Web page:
Posted in | Nanomaterials

Scientists Image Individual Atoms of Ferroelectric Nanomaterials

Ferroelectric materials can store digital information just like their cousins, the ferromagnetic materials. Similar to the ferromagnetic materials being characterized by magnetic dipoles of either north or south and their capability to align themselves on a bigger scale to produce either attractive or repulsive magnetic force, ferroelectric materials also exhibit molecular level dipole moment comprising positive and negative electric charges.

Polarization images of ferroelectric nanocubes captured using electron holography

While magnetization in ferromagnetic materials can be manipulated by applying an external magnetic field, the polarization of ferroelectric materials can also be manipulated by applying an external electric field.

Magnetic memory devices store information in the form of bits (ones and zeros) by flipping the dipole moment of ferromagnetic materials to represent the ones and zeros. These materials can retain the information even when they are switched off. Memory devices can be built out of ferroelectrics too by toggling between the two electric states to represent the zeros and ones. Ferroelectric materials may surpass ferromagnetic materials by their ability to retain information at atomic level and with a much higher density. In order to scale up atomic or nanoscale particles of ferroelectrics to practical applications, it is necessary to study them to assess the density of packaging of these nanoparticles without affecting the inherent polarization.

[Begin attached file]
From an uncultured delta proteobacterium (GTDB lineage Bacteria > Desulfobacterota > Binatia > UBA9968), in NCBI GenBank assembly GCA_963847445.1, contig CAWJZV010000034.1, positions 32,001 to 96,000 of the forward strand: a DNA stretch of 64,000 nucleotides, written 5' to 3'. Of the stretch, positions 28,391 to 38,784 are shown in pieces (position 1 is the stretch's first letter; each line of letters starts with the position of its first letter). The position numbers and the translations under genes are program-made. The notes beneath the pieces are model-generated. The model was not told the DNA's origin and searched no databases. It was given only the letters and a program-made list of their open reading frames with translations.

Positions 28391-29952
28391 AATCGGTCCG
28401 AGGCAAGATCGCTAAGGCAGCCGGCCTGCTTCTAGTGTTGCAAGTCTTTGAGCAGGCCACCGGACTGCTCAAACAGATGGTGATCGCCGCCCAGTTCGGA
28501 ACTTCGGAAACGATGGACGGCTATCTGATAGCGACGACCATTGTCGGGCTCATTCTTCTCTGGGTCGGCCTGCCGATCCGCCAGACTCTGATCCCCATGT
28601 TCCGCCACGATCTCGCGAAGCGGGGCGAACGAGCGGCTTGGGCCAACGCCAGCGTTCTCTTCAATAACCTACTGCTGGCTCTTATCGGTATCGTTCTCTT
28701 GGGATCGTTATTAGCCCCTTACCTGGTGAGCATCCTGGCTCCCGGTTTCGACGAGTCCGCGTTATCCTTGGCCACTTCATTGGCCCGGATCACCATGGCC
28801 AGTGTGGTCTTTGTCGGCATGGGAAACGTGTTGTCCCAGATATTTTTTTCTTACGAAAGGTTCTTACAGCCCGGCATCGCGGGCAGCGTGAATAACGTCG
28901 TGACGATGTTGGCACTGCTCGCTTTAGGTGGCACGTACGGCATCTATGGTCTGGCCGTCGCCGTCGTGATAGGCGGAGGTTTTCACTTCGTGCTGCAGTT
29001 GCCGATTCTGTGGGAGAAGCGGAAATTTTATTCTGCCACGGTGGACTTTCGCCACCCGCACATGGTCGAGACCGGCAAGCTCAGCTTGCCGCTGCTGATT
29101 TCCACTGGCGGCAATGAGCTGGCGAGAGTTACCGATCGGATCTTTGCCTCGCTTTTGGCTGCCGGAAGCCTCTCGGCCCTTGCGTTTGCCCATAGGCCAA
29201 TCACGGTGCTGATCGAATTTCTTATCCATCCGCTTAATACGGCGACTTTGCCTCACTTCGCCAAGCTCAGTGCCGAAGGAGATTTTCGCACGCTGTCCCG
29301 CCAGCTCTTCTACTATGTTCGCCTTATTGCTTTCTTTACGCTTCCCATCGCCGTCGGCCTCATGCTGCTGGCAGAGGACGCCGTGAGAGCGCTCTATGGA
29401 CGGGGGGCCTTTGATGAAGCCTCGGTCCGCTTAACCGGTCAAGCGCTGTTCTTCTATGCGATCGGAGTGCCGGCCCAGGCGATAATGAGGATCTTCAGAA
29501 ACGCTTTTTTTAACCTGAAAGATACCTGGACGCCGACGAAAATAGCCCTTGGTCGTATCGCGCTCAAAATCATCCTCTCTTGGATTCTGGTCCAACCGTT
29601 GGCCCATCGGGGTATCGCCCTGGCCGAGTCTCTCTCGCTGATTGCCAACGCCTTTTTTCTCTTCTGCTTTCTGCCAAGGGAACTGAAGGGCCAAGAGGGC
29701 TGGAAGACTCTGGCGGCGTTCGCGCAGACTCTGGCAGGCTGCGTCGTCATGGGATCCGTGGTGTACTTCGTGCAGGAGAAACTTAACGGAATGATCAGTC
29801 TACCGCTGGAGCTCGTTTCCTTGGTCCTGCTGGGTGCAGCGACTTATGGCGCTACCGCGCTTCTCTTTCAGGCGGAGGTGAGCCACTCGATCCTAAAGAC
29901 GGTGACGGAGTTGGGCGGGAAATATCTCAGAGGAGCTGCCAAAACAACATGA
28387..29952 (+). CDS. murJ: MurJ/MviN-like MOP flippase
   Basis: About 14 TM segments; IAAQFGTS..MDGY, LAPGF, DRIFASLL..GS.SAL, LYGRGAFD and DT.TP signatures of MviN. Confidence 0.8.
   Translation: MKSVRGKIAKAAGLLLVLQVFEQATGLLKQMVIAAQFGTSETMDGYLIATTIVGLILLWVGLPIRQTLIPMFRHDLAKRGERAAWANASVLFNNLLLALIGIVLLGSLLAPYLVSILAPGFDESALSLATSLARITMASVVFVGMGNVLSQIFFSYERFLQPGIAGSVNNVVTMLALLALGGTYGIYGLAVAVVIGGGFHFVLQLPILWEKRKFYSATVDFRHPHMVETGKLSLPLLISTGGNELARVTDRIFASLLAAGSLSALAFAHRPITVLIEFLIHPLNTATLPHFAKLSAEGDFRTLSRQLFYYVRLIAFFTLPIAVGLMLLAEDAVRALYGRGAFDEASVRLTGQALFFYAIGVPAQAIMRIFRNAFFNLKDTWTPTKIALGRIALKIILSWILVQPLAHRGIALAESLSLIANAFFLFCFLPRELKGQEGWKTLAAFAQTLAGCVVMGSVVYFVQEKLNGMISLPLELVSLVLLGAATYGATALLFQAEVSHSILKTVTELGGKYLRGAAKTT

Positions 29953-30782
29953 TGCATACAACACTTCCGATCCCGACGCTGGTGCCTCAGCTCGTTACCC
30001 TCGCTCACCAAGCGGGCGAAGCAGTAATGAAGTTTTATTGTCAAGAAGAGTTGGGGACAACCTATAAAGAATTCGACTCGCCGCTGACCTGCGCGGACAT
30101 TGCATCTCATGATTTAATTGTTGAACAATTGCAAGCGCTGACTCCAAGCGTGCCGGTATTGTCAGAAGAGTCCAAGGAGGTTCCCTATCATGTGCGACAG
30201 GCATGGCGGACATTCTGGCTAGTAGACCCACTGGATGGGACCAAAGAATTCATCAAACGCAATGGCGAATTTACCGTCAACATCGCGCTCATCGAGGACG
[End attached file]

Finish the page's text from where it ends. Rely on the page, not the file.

Scientists at the Brookhaven National Laboratory of the U.S. Department of Energy and Lawrence Berkeley National Laboratory have revealed a technique labeled as electron holography to image the electric fields generated by atomic displacement of ferroelectric materials. Under conditions of varying temperature of the samples and differing electric field levels, the team studied the interference pattern between the electron waves and local electric fields of the nanomaterial. The resulting electron hologram provides much needed information about the distance required between the particles to prevent interference and stability of the electric polarity. Insulating Barium Titanate and semiconducting Germanium Telluride are the ferroelectric particles that were employed in the study.

Source: http://www.bnl.gov/world/

Will Soutter

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Will Soutter

Will has a B.Sc. in Chemistry from the University of Durham, and a M.Sc. in Green Chemistry from the University of York. Naturally, Will is our resident Chemistry expert but, a love of science and the internet makes Will the all-rounder of the team. In his spare time Will likes to play the drums, cook and brew cider.

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